RALEIGH, N.C. — There has been a lot of talk this election season about outside third-party groups funding controversial ads in the presidential race. Now it is happening at the state level.
The state Board of Elections ruled on Friday that a campaign ad by the Republican Governors Association for Republican gubernatorial candidate Patrick Ballantine violated election rules because it supported a candidate and not an issue.
"It just said Patrick Ballantine is for North Carolina. I think it's safe to say all of us are for North Carolina," said Robert Hunter, attorney for the Republican Governors Association.
The board also said the RGA broke the law because it used corporate money to buy time in the state's major TV markets last month, which is prohibited.
The State Board of Elections will now require the RGA to register as a political action committee. Some argue that makes it harder for the RGA to help future candidates in the state.
"It's saying once and for all, you can't cross the line between issue advocacy and express advocacy and use corporate money, which has a long history of being prohibited in North Carolina elections," said Scott Falmlen, executive director of the North Carolina Democratic Party.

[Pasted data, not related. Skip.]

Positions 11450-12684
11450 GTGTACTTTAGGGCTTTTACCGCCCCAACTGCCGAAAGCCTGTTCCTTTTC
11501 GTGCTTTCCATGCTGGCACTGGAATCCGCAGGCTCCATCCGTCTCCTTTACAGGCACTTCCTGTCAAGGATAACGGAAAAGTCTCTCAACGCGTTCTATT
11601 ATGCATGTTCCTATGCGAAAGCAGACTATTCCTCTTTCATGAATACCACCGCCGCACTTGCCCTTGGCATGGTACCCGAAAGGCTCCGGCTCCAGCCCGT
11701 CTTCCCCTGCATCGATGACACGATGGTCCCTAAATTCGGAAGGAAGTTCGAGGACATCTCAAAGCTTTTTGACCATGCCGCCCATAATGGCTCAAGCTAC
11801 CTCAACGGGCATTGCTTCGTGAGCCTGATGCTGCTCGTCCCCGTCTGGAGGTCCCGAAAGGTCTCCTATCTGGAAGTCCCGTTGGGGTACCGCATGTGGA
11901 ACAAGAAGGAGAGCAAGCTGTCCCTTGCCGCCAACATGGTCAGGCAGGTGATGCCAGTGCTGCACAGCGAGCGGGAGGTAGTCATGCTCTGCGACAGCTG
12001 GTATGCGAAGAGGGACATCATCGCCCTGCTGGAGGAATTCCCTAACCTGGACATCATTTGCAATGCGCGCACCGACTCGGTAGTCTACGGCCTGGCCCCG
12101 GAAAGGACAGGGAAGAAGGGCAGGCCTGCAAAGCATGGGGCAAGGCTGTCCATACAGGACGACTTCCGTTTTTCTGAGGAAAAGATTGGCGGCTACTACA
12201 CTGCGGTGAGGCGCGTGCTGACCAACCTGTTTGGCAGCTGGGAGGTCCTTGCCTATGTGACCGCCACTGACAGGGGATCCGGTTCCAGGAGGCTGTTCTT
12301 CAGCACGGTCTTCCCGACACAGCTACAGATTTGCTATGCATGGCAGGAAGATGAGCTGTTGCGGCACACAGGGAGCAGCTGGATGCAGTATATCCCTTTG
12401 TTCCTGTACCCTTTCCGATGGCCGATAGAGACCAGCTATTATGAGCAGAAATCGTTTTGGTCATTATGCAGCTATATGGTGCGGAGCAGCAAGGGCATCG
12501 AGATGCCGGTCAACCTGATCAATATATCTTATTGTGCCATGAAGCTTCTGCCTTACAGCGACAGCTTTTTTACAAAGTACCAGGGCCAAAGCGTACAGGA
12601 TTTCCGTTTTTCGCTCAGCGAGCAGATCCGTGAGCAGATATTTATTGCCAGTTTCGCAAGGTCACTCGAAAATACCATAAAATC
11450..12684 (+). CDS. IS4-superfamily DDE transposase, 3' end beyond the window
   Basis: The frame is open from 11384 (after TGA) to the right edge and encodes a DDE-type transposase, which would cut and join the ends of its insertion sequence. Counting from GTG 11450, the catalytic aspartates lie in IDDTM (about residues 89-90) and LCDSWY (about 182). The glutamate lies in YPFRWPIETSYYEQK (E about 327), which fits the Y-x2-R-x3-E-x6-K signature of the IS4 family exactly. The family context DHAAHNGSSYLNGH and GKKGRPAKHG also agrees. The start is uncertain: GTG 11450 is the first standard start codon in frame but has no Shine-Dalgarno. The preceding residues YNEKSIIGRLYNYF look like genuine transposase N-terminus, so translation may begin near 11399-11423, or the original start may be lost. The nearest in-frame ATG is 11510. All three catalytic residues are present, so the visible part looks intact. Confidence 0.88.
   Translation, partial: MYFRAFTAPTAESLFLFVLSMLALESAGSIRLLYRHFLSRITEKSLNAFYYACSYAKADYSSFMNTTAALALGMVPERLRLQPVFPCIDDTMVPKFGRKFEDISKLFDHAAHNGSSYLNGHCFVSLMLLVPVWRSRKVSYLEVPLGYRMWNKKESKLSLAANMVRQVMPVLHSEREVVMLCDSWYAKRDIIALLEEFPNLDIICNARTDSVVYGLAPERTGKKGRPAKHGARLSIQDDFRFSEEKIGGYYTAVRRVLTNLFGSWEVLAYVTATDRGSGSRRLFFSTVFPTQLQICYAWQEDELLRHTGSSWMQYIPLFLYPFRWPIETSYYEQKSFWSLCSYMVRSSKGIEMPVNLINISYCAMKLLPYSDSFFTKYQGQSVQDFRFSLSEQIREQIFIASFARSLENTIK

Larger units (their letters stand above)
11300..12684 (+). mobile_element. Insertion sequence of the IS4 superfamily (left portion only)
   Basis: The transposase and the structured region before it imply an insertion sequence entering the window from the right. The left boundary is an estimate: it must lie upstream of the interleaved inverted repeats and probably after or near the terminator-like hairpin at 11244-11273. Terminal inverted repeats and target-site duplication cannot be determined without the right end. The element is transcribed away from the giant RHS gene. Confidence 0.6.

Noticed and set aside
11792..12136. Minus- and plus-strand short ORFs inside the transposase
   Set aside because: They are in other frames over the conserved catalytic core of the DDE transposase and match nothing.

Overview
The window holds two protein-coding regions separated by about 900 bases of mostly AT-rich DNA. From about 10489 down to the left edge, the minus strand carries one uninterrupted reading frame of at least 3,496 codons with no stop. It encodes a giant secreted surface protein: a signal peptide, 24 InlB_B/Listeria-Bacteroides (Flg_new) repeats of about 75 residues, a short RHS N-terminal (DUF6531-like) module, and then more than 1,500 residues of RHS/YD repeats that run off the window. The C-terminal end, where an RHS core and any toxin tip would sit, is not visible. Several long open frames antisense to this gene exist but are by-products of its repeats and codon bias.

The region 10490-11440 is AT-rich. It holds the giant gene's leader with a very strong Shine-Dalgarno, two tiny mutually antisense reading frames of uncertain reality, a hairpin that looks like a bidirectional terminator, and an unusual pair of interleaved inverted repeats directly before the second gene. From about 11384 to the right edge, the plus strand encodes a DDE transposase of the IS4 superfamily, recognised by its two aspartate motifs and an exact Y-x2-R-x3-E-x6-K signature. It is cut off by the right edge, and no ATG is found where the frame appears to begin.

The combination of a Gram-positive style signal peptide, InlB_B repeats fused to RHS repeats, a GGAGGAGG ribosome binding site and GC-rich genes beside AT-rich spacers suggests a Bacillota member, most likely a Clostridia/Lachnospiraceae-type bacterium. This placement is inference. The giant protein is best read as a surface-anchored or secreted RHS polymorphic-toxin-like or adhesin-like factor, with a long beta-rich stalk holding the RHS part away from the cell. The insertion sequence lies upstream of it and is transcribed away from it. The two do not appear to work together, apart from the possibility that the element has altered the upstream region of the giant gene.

The Democrats may have won the battle, but at a public relations price. During the proceeding, Falmlen was asked under oath if he has ever lied to the media.
"I have made purposeful misstatements. What's the difference between a purposeful misstatement and a lie That's subject to interpretation," he said.
The board is scheduled to meet Thursday to determine what penalty -- if any -- to levy against the RGA, which could include a fine. RGA attorneys say they will probably appeal.
Falmlen originally filed a complaint with the board, contending state law prohibits corporate-backed nonprofits from airing direct endorsements.
"Abiding by the law is just not politics," Falmlen said. "It clearly supports the election of Patrick Ballantine and it's clearly using corporate money to pay for the ad, which is illegal under North Carolina law."
"The Democrats are exactly right that you cannot use corporate money for political purposes. But, it's up for a judge to decide whether these ads are political or whether they're in that gray area that you could call electioneering or issue ads," said Chris Heagarty of the North Carolina Center for Voter Education.
The Republican Governors Association is not so diplomatic.
Harvey Valentine said, "The ads are legal and appropriate. The complaint is a desperate attempt by the Democrats to stifle debate."
Under the law, candidates are shielded while the unaffiliated groups see how far they can go.
"I don't know that it's a heinous attempt to circumvent the law as much as let's see how much we can get away with it," Heagarty said.